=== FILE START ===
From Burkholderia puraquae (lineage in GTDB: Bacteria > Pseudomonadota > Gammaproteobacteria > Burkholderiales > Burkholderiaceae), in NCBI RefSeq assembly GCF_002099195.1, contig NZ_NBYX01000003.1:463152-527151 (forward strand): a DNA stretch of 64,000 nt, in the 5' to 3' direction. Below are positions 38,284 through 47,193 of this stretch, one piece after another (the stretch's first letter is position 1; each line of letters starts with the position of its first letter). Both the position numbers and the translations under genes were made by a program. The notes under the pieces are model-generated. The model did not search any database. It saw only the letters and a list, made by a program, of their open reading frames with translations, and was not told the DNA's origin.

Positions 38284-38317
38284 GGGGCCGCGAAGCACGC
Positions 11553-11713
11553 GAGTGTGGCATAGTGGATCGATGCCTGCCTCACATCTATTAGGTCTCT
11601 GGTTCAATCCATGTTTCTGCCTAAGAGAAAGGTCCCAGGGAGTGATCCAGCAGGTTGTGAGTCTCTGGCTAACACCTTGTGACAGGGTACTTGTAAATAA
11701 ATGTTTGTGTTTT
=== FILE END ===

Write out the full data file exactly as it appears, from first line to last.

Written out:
From Burkholderia puraquae (lineage in GTDB: Bacteria > Pseudomonadota > Gammaproteobacteria > Burkholderiales > Burkholderiaceae), in NCBI RefSeq assembly GCF_002099195.1, contig NZ_NBYX01000003.1:463152-527151 (forward strand): a DNA stretch of 64,000 nt, in the 5' to 3' direction. Below are positions 38,284 through 47,193 of this stretch, one piece after another (the stretch's first letter is position 1; each line of letters starts with the position of its first letter). Both the position numbers and the translations under genes were made by a program. The notes under the pieces are model-generated. The model did not search any database. It saw only the letters and a list, made by a program, of their open reading frames with translations, and was not told the DNA's origin.

Positions 38284-38317
38284 GGGGCCGCGAAGCACGC
Positions 11553-11713
11553 GAGTGTGGCATAGTGGATCGATGCCTGCCTCACATCTATTAGGTCTCT
11601 GGTTCAATCCATGTTTCTGCCTAAGAGAAAGGTCCCAGGGAGTGATCCAGCAGGTTGTGAGTCTCTGGCTAACACCTTGTGACAGGGTACTTGTAAATAA
11701 ATGTTTGTGTTTT